Here are X-factors for each remaining team whose performance will swing the series one way or the other.
Eastern Conference Finals: Indiana Pacers vs. Miami Heat
SF Evan Turner, Pacers
Indiana is only averaging 91.4 points per game this postseason. Its bench is to blame. No reserve is averaging more than 6.5 points per game.
When the Pacers traded for Turner at the trade deadline, who was averaging 17.4 points per game for the Philadelphia 76ers at the time, they thought they had found the answer to their bench-scoring woes. They didn't—Turner is averaging 3.3 points per game in the playoffs.
Indiana needs an offensive spark to keep up with the Heat, which is averaging 8.2 more points per game than the Pacers this postseason. Turner is capable of providing that spark. It's been a rarity, but it'd be huge in helping Indiana upset Miami.
PG Mario Chalmers, Heat
In wins for the Heat this postseason, which have been all but one of their games, Chalmers averaged 8.6 points and 4.4 assists. In Miami's one loss, he only scored three points and delivered two assists.
A one-game sample isn't enough to draw the conclusion that when Chalmers struggles, the Heat lose. Over the past three years, though, he has built quite the resume of clutch performances. Without him, who knows if the Heat would be attempting to three-peat.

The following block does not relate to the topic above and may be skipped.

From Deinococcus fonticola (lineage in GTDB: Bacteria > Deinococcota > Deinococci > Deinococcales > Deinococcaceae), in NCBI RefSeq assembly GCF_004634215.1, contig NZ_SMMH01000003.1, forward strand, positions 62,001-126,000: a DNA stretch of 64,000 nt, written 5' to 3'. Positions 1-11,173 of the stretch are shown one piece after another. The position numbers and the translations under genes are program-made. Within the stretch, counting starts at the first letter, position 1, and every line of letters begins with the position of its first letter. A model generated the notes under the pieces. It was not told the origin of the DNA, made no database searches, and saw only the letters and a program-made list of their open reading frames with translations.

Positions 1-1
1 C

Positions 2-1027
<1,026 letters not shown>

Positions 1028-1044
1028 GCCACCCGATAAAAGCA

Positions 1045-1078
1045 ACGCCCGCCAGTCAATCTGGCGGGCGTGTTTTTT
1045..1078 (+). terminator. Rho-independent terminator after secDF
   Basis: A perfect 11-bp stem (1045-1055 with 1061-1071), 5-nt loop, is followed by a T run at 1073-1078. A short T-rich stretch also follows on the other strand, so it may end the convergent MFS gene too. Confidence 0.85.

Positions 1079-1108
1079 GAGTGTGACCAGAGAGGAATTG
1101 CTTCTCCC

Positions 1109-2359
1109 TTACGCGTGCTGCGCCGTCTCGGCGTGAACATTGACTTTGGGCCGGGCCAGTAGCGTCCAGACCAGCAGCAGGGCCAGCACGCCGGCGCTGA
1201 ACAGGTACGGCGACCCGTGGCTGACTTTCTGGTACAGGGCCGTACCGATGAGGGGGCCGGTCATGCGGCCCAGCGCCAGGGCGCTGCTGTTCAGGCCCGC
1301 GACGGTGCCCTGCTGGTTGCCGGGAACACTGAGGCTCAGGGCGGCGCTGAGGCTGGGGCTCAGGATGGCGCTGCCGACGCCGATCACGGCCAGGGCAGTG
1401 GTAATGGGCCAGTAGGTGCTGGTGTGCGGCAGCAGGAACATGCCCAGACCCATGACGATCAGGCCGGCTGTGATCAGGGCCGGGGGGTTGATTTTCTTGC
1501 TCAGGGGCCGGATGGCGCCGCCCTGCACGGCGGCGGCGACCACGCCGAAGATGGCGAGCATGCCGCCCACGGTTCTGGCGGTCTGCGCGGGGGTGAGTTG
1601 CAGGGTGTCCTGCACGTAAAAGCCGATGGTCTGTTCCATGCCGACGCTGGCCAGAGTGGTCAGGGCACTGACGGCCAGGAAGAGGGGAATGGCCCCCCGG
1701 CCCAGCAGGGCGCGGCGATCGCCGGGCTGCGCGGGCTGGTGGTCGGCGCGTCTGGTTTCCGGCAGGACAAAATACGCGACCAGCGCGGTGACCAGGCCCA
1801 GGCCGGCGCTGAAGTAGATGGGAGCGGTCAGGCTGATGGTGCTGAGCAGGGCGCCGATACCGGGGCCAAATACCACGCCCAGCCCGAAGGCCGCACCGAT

The 2013 NBA Finals provided a better sample size to show the extent of Chalmers' impact. In wins against the San Antonio Spurs, he averaged 14.8 points per game—in losses, 5.0.
Western Conference Finals: San Antonio Spurs vs. Oklahoma City Thunder
SG Manu Ginobili, Spurs
When Ginobili has scored in double figures this postseason, San Antonio is 6-2. The team is only 2-2 when he doesn't. He's averaging 2.4 more points in the playoffs than he did last year, which couldn't be more important for the Spurs.
Miami held Ginobili to under 10 points in four games in last year's NBA Finals. Three of those games were Heat victories.
If Tony Parker's hamstring injury lingers, Ginobili's ability to run Gregg Popovich's offense becomes that much more of an X-factor against the Thunder.
C Steven Adams, Thunder
ESPN reported that Serge Ibaka will miss the rest of the postseason with a calf injury. Losing Ibaka means more to the Thunder than losing 12.2 points, 7.3 rebounds and 2.2 blocks of playoff production per game. The team also lost the rim protector who makes everyone else better on defense.
Adams, who's already playing 16.3 minutes a game, should see an increase in playing time as Oklahoma City tries to replace Ibaka. How the rookie center responds could dictate whether or not the Thunder advance to the Finals.
In Oklahoma City's eight wins this postseason, Adams averaged 4.9 points, 4.3 boards, 1.9 blocks per game and shot 69.2 percent from the field. In its four losses, he averaged 0.3 points, 2.3 boards and 0.5 blocks. The seven-footer is raw, but he's already leaving his imprint on games.
David Daniels is a columnist at Bleacher Report and news editor at Wade-O Radio.
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